Hunger is, first and foremost, a natural feeling. It’s our body’s way of telling us that we need to consume food for energy. It’s also an unpleasant feeling that derails many people from diets.
It seems that science has now found a way to control a person’s feelings of hunger, which could have significant repercussions for people trying to live a healthier way of life.
A recent study, published in the journal Nature Neuroscience, describes how researchers have located a component of the brain that inhibits and controls eating in mice. More specifically, a group of cells in the hypothalamus, called “AgRP neurons,” are those that monitor our energy levels and cause sensations of hunger. Until now, scientists were unclear about which ‘satiety’ neurons the AgRP neurons target in order to achieve sensations of hunger. Eventually it was discovered that a tiny group of MC4R-expressing neurons within the hypothalamus is the key to all of these activities.
Lab mice involved in the study were genetically engineered so that their MC4R-expressing neurons could be manually controlled. The researchers found that when they manually “shut off” the cells in questions, mice who had eaten all day were still ready to consume food. The opposite was also true. When these cells were “switched on,” unfed mice did not have a desire to eat. This signaled to the researchers that this specific group of cells acts as an on/off switch for the sensation of hunger. Furthermore, it was found that cells located at the back of the brain, known as the lateral parabrachial nucleus (LPBN), were also involved in the process.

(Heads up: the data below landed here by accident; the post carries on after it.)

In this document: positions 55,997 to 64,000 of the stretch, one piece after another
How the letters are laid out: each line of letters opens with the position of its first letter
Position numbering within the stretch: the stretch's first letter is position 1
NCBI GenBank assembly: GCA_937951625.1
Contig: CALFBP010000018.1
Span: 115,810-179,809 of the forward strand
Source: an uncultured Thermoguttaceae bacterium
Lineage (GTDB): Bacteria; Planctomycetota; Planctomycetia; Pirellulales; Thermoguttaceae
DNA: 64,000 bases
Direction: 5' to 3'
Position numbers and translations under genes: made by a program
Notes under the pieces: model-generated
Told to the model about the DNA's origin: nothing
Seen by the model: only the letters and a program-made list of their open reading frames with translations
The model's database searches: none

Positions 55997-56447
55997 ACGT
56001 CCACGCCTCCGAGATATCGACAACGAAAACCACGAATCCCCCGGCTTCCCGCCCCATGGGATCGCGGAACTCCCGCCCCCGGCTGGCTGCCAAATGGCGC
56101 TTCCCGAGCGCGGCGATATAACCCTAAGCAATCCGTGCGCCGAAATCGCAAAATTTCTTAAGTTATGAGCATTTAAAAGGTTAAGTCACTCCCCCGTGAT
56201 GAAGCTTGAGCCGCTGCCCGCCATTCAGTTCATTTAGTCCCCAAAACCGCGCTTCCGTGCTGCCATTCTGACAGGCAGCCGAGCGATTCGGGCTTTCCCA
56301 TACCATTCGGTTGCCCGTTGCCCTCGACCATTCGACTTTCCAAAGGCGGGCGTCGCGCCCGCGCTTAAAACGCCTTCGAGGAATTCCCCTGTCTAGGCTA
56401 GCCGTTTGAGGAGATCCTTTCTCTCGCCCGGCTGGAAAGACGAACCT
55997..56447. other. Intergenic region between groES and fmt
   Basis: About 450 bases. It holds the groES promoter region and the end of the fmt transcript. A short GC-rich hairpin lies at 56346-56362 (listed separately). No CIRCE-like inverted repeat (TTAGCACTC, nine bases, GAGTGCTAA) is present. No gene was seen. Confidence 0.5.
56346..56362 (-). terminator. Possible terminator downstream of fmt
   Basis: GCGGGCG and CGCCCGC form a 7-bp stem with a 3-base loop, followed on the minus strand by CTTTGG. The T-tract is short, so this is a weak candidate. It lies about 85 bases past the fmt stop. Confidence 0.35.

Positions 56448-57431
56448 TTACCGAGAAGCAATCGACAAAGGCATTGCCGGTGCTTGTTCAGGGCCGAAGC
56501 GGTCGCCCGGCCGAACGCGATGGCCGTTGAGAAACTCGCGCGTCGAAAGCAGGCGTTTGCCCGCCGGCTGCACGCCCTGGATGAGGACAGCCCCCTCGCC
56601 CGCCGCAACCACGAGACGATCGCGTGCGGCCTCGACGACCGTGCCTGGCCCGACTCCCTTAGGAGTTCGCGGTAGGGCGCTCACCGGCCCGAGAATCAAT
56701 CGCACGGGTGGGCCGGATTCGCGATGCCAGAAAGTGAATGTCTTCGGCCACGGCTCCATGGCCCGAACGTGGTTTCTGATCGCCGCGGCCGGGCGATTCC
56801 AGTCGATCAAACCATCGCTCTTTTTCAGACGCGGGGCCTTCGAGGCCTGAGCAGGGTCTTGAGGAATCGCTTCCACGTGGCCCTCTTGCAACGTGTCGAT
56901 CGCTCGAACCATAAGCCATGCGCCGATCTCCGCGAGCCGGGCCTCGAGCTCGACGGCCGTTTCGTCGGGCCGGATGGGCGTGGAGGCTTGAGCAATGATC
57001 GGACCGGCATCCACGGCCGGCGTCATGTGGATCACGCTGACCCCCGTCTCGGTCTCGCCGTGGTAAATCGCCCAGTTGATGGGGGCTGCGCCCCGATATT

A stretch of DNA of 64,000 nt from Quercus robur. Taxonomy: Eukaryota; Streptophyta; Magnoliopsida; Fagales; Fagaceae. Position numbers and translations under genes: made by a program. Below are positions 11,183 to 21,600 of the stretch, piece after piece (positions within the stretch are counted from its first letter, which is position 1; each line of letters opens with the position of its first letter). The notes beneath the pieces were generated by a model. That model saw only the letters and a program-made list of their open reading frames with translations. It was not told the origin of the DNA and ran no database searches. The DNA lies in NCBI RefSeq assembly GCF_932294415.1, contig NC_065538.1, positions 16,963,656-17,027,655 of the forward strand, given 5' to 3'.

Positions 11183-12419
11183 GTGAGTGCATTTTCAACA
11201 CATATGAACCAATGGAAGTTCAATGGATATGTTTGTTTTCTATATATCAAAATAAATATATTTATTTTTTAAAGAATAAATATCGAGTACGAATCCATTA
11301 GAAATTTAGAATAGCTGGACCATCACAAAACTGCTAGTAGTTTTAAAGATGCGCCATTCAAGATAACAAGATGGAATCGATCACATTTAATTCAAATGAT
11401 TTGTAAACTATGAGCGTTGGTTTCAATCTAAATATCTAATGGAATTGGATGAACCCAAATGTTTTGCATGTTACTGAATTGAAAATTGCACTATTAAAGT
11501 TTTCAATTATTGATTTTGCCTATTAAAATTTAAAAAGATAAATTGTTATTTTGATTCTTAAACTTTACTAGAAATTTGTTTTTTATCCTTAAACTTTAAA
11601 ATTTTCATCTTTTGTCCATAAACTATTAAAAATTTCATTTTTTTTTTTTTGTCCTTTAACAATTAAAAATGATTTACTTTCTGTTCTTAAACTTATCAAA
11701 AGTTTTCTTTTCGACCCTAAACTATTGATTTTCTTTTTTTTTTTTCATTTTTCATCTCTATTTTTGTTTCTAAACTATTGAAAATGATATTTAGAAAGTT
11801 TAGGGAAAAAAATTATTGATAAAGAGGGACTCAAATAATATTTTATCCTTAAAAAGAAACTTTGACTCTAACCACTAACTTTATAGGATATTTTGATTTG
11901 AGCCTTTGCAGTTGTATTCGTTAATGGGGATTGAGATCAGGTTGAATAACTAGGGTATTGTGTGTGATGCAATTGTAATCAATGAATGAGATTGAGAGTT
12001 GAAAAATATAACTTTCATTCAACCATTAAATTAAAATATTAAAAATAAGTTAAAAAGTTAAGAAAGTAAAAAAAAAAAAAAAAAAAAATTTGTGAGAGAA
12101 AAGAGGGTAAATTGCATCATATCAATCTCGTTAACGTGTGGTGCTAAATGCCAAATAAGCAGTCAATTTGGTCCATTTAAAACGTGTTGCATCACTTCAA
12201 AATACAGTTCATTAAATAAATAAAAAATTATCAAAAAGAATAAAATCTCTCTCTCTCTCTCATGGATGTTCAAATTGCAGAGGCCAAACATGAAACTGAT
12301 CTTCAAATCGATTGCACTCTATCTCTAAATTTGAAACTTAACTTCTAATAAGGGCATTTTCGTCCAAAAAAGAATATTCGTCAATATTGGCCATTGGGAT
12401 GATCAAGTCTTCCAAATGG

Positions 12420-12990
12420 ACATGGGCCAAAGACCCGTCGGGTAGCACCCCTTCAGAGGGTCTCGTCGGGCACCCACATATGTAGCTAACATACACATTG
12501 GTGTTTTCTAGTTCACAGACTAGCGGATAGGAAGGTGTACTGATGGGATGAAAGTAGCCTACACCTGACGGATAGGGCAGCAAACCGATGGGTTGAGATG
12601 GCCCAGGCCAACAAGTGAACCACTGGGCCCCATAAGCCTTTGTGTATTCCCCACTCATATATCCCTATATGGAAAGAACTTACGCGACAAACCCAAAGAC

Theories abound about the scientific aspects of what we know as hunger: do we eat in order to banish feelings of hunger or because of the positive associations that come along with eating?
Researchers tried to tackle these issues by testing whether the previously identified brain cells would instigate feelings of reward when activated artificially in a unfed mouse. Tests showed that indeed, mice who had the “hunger” cells activated manually displayed signs of pleasure, i.e. spending more time in a situation that activated the cells.
All of these finding could hold great potential in terms of controlling appetite in humans, perhaps in a fight to combat the obesity epidemic.